Investors have been kicking the tires of Chinese electric-vehicle maker NIO, Inc. (NYSE:NIO) since it went public in the U.S. on Sept. 12. The price was near the bottom of NIO's hoped-for range, but it was enough to give the Shanghai-based company a valuation of about $6.4 billion.
NIO, which offers upscale battery-electric vehicles with a focus on performance, has billed itself as an up-and-coming rival to Tesla (NASDAQ:TSLA). It has heavyweight backing and has already begun sales of its first mass-produced vehicle, a zippy battery-electric SUV.
But while NIO's stock has risen a bit since its IPO, the offering raised less cash than the company had expected. That raised some questions about investors' appetite for electric-car makers that aren't run by Elon Musk. Is NIO for real, and where is it headed? Here's what we know so far.
Who founded NIO and when?
NIO was founded in 2014 by William Bin Li, a serial entrepreneur who also founded automotive content provider Bitauto. Li owns a bit less than half of the company.
Who are its major investors?
There's really only one: Chinese internet giant Tencent Holdings (NASDAQOTH:TCEHY) was a key early investor in NIO. Tencent currently owns about 21.5% of the company through a series of subsidiaries.
What are NIO's vehicles like?
NIO first came to the world's attention with the EP9, an electric supercar that it developed to launch its brand. The company's first mass-produced model is a high-performance seven-passenger electric SUV called the ES8. So far, it's only for sale in China, at a base price of 448,000 yuan (about $65,300).
The ES8 began shipping in June. As of the end of August, NIO had delivered 1,602 ES8s and taken reservations (with deposits) for nearly 16,000 more.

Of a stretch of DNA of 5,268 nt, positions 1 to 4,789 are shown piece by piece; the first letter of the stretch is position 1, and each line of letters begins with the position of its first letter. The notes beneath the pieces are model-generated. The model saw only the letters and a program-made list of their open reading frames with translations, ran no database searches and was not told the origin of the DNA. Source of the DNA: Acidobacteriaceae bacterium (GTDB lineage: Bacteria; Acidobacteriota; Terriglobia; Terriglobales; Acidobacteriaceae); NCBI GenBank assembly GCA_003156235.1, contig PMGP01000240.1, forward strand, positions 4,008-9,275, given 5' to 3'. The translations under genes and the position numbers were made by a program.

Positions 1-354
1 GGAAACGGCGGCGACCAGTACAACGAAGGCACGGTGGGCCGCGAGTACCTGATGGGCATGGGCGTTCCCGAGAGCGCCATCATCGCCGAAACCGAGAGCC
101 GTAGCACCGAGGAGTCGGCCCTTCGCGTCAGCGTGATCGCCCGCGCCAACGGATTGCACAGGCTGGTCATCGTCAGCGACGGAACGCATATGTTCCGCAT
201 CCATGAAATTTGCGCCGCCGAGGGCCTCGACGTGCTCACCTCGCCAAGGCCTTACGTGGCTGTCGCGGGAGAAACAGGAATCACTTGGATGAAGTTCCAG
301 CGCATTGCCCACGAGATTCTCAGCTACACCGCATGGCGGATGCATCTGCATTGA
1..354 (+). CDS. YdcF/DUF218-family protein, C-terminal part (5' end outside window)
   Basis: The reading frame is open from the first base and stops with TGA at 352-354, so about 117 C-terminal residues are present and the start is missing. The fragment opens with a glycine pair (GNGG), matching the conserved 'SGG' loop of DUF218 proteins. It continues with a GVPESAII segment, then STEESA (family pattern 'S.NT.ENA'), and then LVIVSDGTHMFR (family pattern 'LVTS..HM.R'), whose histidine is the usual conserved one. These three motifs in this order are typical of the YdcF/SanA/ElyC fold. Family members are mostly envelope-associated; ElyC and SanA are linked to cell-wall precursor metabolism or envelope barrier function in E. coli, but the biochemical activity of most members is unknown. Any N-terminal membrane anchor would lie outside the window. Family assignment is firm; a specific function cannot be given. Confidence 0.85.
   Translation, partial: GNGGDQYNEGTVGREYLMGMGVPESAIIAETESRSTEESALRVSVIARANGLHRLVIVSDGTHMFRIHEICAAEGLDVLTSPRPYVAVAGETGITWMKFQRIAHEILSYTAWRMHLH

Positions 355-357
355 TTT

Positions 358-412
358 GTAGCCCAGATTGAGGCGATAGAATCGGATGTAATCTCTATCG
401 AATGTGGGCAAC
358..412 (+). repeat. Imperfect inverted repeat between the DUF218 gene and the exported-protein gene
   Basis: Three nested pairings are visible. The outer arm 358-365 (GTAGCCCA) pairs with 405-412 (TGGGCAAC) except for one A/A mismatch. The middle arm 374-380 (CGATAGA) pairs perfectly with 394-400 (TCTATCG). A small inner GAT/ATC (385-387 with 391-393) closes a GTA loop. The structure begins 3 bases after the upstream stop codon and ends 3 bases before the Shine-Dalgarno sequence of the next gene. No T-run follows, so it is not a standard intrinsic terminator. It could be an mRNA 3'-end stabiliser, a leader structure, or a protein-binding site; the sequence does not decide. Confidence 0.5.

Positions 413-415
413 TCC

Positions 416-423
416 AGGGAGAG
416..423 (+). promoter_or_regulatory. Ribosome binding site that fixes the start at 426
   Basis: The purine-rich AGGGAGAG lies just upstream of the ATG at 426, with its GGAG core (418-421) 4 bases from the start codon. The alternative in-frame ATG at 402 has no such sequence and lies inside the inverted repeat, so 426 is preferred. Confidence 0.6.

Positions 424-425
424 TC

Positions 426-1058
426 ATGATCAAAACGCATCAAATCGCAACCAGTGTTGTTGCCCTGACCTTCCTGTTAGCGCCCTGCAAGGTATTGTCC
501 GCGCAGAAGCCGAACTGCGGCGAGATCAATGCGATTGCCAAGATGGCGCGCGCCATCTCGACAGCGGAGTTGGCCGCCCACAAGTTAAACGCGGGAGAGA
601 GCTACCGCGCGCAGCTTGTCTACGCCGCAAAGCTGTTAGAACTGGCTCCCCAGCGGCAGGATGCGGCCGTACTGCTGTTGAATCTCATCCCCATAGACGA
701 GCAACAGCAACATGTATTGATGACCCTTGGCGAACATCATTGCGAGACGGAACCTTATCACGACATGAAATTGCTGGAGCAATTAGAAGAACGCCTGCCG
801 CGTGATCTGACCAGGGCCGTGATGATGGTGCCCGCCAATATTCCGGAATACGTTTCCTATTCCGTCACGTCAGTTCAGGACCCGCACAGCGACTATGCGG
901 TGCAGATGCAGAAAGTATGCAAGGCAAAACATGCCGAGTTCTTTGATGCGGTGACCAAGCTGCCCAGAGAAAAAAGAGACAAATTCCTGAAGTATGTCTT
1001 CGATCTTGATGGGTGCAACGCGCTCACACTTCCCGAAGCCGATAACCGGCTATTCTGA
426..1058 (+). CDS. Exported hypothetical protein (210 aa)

NIO's second vehicle will be a smaller (five-passenger) SUV called the ES6. The company expects to reveal it by the end of 2018, and to begin deliveries in the first half of 2019.
Where is NIO's factory?
NIO doesn't yet have its own factory. It plans to lease a factory that is currently under construction in Shanghai. It expects that factory to be ready by the end of 2020. In the meantime, the ES8 is being built under contract by Chinese automaker JAC Motors, in a facility that can build about 120,000 NIOs a year.
Does NIO have self-driving technology?
It's working on it. NIO's vehicles currently come with a proprietary Level 2 advanced driver-assist system, called NIO Pilot. The system is powered by processors supplied by Intel subsidiary Mobileye. NIO plans to add new functionality to the system over time, via over-the-air software updates.
NIO's vehicles also include what the company claims is "China's most advanced in-car AI connected assistant," called NOMI. Among other things, NOMI can open the car's windows, adjust the climate control, control the seat massage functions (yes, really!), and take photos with any of several digital cameras integrated into the car.